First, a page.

What a gorgeous day out! The island boasts remarkable views, especially from the viewing point that magically appears in the middle of the island. I say "magically appears" because there is no sign leading you to it or indicating that you are at the highest point in the island where you can enjoy the most amazing 360 degree panoramic view of pacific blue encircling the island.
The BEST place to begin your two hour trek around the island is from the FRONT of the Heritage Centre (Visitors' Centre). We didn't know that and we took the path behind the Heritage Centre (where the bathrooms are) and got completely lost. We trudged for hours trying to find the eight shipwrecks. We finally found them after we retraced our steps to the Heritage Centre and took the trail from the front of the house. The biggest PLUS about getting lost was that we stumbled upon the highest point in the island and marveled at the spectacular view! The biggest PLUS about following the trail from the Heritage Centre starting point is that we saw the shipwrecks!
The place is poorly signposted so it is ever so easy to get lost and wander off even if you have a map!!! (And all three of us had maps!!!) It was very tiring because it was a hot day, and not having any signposts tell you where you were heading or what you were en route to finding/discovering was terribly frustrating! You just carry on not knowing if you are on the right track to wherever and wondering if the other set of tracks at the crossroads was the one you should have taken.
Having said that, getting lost has its benefits. We found a bench facing King Billy Island and the forested island beyond it and we sat and drank it all in. It was heaven. What a view!
Most of the sights around the island are replicas of the originals (like the leper house and the dog kennels). Otherwise, there are just empty spaces with signs like "The Ward's Homestead was here." So the MOST interesting sight was obviously the eight shipwrecks. Plus stumbling upon a couple of quails, totally unexpectedly! We walked stealthily (and delightedly) behind them so as not to spook them, until they disappeared into the bushes. :-)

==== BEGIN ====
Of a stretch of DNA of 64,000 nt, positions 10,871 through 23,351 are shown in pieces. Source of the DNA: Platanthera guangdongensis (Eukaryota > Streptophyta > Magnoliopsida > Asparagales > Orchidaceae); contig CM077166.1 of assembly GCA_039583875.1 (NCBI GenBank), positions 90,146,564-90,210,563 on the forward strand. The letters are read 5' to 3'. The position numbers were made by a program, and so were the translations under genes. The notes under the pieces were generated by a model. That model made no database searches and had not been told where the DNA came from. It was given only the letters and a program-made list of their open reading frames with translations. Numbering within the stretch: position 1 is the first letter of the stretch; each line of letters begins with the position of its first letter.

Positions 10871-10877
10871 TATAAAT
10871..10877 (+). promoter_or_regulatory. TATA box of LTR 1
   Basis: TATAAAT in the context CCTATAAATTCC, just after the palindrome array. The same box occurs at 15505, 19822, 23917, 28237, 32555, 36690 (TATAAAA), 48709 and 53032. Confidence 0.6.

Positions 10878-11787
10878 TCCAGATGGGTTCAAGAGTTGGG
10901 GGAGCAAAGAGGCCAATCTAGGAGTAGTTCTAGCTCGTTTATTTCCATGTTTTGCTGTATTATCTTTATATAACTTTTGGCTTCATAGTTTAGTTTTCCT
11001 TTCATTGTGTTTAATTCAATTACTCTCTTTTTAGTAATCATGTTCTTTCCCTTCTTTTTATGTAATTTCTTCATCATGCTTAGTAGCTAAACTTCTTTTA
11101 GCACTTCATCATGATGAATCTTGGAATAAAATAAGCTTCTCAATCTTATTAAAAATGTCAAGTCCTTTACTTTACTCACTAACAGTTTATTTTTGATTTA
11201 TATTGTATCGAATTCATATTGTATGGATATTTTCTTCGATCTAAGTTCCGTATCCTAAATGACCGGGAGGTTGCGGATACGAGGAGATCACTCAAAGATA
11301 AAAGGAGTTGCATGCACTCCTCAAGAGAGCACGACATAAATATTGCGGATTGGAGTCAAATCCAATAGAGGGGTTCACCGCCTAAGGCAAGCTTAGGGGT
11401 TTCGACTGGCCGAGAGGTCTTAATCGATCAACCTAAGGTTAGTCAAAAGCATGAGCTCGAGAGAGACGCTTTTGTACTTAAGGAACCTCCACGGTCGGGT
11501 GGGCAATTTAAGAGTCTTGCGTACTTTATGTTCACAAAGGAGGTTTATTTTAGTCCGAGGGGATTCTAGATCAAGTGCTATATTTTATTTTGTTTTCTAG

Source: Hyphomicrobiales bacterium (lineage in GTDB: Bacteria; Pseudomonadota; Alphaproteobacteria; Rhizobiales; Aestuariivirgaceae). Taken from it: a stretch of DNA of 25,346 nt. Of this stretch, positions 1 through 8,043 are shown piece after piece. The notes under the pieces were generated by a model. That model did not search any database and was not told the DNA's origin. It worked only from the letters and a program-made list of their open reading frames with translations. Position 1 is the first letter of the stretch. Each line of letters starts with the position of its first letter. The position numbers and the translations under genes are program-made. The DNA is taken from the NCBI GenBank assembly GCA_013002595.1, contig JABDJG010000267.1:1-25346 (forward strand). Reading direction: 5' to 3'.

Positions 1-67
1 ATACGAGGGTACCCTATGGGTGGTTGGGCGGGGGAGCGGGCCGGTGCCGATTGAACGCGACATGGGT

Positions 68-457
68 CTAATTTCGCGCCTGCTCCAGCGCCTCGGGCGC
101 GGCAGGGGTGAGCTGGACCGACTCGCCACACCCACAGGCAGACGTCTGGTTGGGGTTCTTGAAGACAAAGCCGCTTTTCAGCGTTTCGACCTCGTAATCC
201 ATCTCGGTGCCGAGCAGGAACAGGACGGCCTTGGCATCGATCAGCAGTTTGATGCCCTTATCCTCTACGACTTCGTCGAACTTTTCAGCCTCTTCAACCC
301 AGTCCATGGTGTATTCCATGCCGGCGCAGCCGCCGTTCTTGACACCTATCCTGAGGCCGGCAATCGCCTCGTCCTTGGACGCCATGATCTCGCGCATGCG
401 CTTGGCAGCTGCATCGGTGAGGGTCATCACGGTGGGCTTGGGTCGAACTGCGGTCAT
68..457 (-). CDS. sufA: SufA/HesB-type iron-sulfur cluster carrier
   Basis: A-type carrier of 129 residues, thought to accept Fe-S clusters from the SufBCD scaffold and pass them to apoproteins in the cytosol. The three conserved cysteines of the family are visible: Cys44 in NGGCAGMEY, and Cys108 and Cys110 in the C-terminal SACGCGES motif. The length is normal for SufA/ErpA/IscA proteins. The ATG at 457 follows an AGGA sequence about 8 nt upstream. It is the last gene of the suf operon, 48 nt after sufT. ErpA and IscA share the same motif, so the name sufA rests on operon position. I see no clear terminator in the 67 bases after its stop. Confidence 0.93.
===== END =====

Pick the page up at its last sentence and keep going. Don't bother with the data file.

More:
There are no shops, so you have to bring your own food and water. But only bring what you feel comfortable carrying because it is wearisome to lug around a heavy backpack and climb hills in the heat of the sun. Wear sturdy hiking boots and bring togs if you wish to swim. A windbreaker will also come in handy. Although it was warm in Christchurch, the wind on the ferry going to Quail Island as well as the fierce wind on the island itself made it necessary to have a windbreaker. While waiting on the jetty for the ferry to come and collect us for the return to Christchurch, the wind was relentless. If you don't like the wind, wait near the viewing deck by the jetty. The rocks offer some protection. Out on the jetty, your hat will be snatched by the wind and your teeth will chatter! :-) Two vessels come to collect passengers if there are too many to go on one of the Black Cat Cruise boats.
It was amazing to see that many people waiting to board! Tramping around the island, you often feel alone. It can be a lovely meditative experience. So, realizing that all those people were there, too, was something of a surprise!
On a hot day, lather up generously with sunscreen. Hubby failed to use any and came away looking like a lobster! The only part of me that I forgot to apply sunscreen on turned beet red.
We had a great time on the island, despite getting lost. Enjoyed a great game of frisbee and a nice picnic. Then, we stopped in at Lyttelton for ice creams (they serve very generous ones at the London Street Dairy) and then enjoyed the music at Port Hole, the shipping container bar at Lyttelton, where Doc Sanchez was playing Latin guitar.
What a great day!! :-)
N.B. I discovered this website after our visit and it is worth reading the info. I wish we'd known about it prior to visiting the island: http://www.doc.govt.nz/parks-and-recreation/tracks-and-walks/canterbury/christchurch-and-banks-peninsula/otamahua-quail-island-tracks/
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